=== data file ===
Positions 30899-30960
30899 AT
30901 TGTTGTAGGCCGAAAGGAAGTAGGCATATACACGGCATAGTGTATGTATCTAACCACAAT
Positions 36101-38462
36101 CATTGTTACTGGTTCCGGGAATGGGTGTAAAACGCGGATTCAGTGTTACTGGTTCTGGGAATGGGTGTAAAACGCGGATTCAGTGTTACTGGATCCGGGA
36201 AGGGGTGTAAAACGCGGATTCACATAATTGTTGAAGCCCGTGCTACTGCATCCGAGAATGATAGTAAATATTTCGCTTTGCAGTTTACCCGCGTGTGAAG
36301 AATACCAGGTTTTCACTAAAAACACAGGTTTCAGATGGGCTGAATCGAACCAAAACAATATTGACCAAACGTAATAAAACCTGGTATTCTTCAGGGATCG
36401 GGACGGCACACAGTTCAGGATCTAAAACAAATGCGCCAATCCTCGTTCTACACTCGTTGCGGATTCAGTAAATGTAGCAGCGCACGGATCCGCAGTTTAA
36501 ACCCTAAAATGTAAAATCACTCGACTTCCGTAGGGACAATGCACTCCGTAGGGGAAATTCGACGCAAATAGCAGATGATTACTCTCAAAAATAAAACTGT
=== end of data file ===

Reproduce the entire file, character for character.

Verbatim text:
Positions 30899-30960
30899 AT
30901 TGTTGTAGGCCGAAAGGAAGTAGGCATATACACGGCATAGTGTATGTATCTAACCACAAT
Positions 36101-38462
36101 CATTGTTACTGGTTCCGGGAATGGGTGTAAAACGCGGATTCAGTGTTACTGGTTCTGGGAATGGGTGTAAAACGCGGATTCAGTGTTACTGGATCCGGGA
36201 AGGGGTGTAAAACGCGGATTCACATAATTGTTGAAGCCCGTGCTACTGCATCCGAGAATGATAGTAAATATTTCGCTTTGCAGTTTACCCGCGTGTGAAG
36301 AATACCAGGTTTTCACTAAAAACACAGGTTTCAGATGGGCTGAATCGAACCAAAACAATATTGACCAAACGTAATAAAACCTGGTATTCTTCAGGGATCG
36401 GGACGGCACACAGTTCAGGATCTAAAACAAATGCGCCAATCCTCGTTCTACACTCGTTGCGGATTCAGTAAATGTAGCAGCGCACGGATCCGCAGTTTAA
36501 ACCCTAAAATGTAAAATCACTCGACTTCCGTAGGGACAATGCACTCCGTAGGGGAAATTCGACGCAAATAGCAGATGATTACTCTCAAAAATAAAACTGT